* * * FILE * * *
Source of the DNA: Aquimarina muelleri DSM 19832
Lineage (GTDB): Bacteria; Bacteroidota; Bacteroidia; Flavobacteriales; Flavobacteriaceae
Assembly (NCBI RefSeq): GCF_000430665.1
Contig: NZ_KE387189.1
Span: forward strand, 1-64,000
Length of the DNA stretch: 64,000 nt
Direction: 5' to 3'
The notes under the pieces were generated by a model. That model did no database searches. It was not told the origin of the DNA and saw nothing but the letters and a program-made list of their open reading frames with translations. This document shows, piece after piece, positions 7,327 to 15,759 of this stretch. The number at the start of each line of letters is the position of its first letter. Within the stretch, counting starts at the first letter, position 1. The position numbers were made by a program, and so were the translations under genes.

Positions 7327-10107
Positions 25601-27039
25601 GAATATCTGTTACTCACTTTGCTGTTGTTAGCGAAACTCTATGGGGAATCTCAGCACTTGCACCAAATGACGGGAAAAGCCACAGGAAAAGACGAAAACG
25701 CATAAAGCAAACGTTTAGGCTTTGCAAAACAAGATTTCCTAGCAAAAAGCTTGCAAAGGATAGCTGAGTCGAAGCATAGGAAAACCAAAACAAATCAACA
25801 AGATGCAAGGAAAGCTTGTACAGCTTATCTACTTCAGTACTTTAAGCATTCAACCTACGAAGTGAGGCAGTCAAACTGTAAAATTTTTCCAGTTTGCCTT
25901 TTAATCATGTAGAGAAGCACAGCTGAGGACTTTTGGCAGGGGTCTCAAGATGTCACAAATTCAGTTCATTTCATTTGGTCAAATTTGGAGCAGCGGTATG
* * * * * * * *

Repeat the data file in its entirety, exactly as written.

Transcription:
Source of the DNA: Aquimarina muelleri DSM 19832
Lineage (GTDB): Bacteria; Bacteroidota; Bacteroidia; Flavobacteriales; Flavobacteriaceae
Assembly (NCBI RefSeq): GCF_000430665.1
Contig: NZ_KE387189.1
Span: forward strand, 1-64,000
Length of the DNA stretch: 64,000 nt
Direction: 5' to 3'
The notes under the pieces were generated by a model. That model did no database searches. It was not told the origin of the DNA and saw nothing but the letters and a program-made list of their open reading frames with translations. This document shows, piece after piece, positions 7,327 to 15,759 of this stretch. The number at the start of each line of letters is the position of its first letter. Within the stretch, counting starts at the first letter, position 1. The position numbers were made by a program, and so were the translations under genes.

Positions 7327-10107
Positions 25601-27039
25601 GAATATCTGTTACTCACTTTGCTGTTGTTAGCGAAACTCTATGGGGAATCTCAGCACTTGCACCAAATGACGGGAAAAGCCACAGGAAAAGACGAAAACG
25701 CATAAAGCAAACGTTTAGGCTTTGCAAAACAAGATTTCCTAGCAAAAAGCTTGCAAAGGATAGCTGAGTCGAAGCATAGGAAAACCAAAACAAATCAACA
25801 AGATGCAAGGAAAGCTTGTACAGCTTATCTACTTCAGTACTTTAAGCATTCAACCTACGAAGTGAGGCAGTCAAACTGTAAAATTTTTCCAGTTTGCCTT
25901 TTAATCATGTAGAGAAGCACAGCTGAGGACTTTTGGCAGGGGTCTCAAGATGTCACAAATTCAGTTCATTTCATTTGGTCAAATTTGGAGCAGCGGTATG